In a piece called “The power of the past: Nostalgia as a meaning-making resource,” Clay Routledge and his co-workers describe how, in history, the term nostalgia was looked upon with strong amounts of criticism. At one point in time, Nostalgia was even viewed as a cerebral disease, while in another era, it was thought to be a kind of psychiatric condition.
But Routledge and his team are of the mind that nostalgia can actually help maintain and enhance life’s meaning.
Their research consisted of three experiments.
Here, one group of people were asked to write about a nostalgic event while others had to write about an event they hoped would manifest in the future. After that, everyone filled out a questionnaire that calculated the degree to which they saw life as meaningful. Those who wrote about a nostalgic event had a higher score on sensed meaning than those who wrote about an event they hoped would manifest in the future.
Once again, some participants were given the task to write about a nostalgic event. However, this time, the others had to write about a positive experience that took place during the week preceding the study. Then, everyone was asked to fill out a questionnaire that measured the degree to which they looked for meaning, having to mark claims such as “I am seeking a purpose or mission for my life” or “I am looking for something that makes my life feel meaningful.”
Since people who lack a sense of meaning are more prone to search for it, lower degrees of searching for meaning indicate higher degrees of sensed meaning. And those who wrote about a nostalgic event in fact scored lower on searching for meaning than the people who wrote about a positive experience. This again confirms that nostalgia enhances a person’s sense of meaning more than the alternative.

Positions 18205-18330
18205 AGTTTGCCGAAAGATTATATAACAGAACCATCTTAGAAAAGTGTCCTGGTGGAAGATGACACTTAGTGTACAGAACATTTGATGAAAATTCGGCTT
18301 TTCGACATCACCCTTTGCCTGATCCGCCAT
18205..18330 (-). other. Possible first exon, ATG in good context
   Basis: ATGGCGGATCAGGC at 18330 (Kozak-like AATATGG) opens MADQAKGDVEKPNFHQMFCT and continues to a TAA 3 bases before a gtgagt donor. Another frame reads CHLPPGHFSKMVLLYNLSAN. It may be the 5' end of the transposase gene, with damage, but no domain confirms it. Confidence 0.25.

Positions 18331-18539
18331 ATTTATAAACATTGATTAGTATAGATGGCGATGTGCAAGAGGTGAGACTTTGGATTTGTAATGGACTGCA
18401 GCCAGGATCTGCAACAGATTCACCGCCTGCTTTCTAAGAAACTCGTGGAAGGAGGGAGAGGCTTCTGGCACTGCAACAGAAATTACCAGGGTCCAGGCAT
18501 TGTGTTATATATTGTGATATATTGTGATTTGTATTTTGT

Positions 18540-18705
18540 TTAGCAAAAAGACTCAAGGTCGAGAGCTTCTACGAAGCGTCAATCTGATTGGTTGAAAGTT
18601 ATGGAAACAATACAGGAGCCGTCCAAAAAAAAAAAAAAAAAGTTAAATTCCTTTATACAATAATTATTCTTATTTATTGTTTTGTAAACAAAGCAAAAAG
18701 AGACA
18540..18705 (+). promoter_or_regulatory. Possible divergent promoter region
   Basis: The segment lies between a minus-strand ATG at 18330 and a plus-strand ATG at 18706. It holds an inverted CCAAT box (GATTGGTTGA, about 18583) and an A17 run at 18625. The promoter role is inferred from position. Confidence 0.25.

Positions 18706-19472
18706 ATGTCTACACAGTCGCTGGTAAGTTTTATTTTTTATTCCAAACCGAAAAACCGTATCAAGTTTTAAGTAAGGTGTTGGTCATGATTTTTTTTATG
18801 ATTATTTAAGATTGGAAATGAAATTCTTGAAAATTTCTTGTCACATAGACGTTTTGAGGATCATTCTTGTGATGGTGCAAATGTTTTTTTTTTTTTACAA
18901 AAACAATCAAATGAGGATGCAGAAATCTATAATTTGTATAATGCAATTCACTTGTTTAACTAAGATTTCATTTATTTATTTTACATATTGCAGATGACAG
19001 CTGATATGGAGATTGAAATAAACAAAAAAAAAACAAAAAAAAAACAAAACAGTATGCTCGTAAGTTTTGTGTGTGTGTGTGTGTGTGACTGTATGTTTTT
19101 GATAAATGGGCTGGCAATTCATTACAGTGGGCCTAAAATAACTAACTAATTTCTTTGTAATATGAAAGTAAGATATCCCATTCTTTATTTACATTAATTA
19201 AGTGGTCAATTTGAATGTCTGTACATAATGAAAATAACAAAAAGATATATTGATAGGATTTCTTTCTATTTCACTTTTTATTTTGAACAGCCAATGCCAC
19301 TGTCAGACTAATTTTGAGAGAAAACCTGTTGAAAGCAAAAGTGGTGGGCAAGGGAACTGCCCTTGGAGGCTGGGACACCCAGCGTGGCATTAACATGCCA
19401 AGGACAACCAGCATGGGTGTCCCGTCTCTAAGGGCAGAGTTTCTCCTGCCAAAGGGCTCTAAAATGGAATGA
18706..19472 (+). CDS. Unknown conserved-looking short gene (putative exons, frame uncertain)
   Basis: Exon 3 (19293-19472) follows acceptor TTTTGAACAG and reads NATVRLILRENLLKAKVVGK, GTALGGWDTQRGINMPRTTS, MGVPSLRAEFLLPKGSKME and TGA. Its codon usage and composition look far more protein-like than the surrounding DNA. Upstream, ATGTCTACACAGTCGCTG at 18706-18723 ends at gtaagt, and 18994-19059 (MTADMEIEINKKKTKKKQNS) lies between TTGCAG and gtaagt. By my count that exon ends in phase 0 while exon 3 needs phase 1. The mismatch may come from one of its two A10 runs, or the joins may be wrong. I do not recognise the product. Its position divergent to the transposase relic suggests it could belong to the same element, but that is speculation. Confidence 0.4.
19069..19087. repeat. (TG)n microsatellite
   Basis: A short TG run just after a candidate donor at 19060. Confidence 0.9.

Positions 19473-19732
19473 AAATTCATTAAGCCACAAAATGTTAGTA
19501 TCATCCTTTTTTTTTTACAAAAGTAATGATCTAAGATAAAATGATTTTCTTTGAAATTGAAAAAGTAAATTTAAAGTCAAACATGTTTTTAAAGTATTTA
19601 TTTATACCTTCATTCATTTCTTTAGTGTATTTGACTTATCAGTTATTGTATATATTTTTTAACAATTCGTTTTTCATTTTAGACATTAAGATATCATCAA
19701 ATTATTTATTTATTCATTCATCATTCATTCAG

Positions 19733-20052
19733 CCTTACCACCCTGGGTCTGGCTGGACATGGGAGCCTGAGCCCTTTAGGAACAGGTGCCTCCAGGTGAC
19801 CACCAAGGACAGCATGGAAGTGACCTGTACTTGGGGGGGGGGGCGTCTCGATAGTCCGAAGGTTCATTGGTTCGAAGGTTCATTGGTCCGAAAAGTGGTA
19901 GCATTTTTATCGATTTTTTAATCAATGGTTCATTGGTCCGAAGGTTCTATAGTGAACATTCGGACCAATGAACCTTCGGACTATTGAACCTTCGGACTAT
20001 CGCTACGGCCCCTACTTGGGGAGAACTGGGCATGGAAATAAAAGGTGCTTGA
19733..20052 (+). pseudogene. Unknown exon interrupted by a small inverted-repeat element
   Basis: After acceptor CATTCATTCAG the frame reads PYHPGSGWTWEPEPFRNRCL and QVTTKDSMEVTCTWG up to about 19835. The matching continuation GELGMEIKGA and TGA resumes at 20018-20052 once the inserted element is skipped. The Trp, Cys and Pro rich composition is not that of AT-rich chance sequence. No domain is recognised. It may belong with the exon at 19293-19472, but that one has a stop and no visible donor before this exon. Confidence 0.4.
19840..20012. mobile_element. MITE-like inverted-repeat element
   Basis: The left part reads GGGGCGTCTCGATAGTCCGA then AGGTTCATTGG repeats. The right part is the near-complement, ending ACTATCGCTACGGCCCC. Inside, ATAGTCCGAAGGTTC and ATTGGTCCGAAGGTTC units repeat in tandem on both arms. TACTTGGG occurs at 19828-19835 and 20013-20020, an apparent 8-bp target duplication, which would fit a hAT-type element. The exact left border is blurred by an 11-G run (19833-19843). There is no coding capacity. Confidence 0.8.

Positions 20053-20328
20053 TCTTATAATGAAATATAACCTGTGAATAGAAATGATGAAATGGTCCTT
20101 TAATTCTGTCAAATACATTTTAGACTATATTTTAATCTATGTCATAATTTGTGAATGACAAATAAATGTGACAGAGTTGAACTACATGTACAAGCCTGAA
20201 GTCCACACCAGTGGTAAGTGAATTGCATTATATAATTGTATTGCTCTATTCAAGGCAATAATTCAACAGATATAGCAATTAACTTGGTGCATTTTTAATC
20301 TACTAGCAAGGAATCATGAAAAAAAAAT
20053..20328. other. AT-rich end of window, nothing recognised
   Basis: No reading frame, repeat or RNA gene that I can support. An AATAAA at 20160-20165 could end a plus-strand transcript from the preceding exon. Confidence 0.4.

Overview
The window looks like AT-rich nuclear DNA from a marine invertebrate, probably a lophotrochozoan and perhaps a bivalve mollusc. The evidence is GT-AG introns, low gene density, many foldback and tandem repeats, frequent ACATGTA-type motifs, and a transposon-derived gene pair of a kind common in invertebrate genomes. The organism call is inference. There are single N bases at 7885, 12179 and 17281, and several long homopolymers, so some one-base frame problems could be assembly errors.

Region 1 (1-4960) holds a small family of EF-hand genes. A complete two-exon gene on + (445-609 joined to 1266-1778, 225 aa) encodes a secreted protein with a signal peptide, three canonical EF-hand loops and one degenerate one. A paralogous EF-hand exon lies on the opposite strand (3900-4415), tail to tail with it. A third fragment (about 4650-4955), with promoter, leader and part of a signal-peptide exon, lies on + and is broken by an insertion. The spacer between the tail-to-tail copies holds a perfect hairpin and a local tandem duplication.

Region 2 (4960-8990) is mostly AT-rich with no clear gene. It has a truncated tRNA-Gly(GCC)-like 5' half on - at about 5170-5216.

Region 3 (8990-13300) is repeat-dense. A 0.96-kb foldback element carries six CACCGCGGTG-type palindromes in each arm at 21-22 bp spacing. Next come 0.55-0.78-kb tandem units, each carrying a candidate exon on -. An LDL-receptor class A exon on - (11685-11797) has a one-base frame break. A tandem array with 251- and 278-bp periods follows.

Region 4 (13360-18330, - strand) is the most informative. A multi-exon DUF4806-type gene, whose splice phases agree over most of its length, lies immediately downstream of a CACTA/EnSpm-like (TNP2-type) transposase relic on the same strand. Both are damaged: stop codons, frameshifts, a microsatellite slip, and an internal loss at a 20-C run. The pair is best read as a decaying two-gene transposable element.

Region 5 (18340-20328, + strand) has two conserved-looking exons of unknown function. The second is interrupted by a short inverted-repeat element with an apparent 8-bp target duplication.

In the final experiment, all participants were shown a picture of Rene Magritte’s ‘The Son of Man’ which has been shown to undermine, to a small extent and temporarily, people’s sense of meaning.
Some participants had to write about a nostalgic event while others were asked to write about a positive experience in the preceding week, and everyone completed the sensed meaning questionnaire. Once again, those in the “nostalgia group” had higher scores on sensed meaning than the participants in the “positive experience group”. To put it simply, nostalgia eased the negative impact on sensed meaning more than did the alternative.
Routledge and his team note that it is possible that nostalgia may not be helpful for all of us. For example, people who are highly negative toward the past might not be helped by it at all. However, such experiments suggest that for many of us, nostalgia may be a good way for enhancing a sense of meaning in life.
Eventually, newer studies may look into whether such findings can lead to creating practical interventions, such as daily nostalgia exercises, for those who see their lives as lacking meaning.
Why Nostalgia May Bring About Hope
It should come to no one’s surprise that nostalgia helps us in finding meaning. When life seems hopeless and meaningless, nostalgia can remind us that many things have been meaningful in the past, which gives us hope that meaning may lie ahead of us once again. Memories of nostalgia concentrate on what is familiar at times when we may feel lost and alienated, and on what is authentic when we feel a sense of inauthenticity.
Do you believe that nostalgia plays a positive role in your life? Let us know your thoughts on the topic by joining the conversation in the comments and please share this article if you’ve enjoyed the read.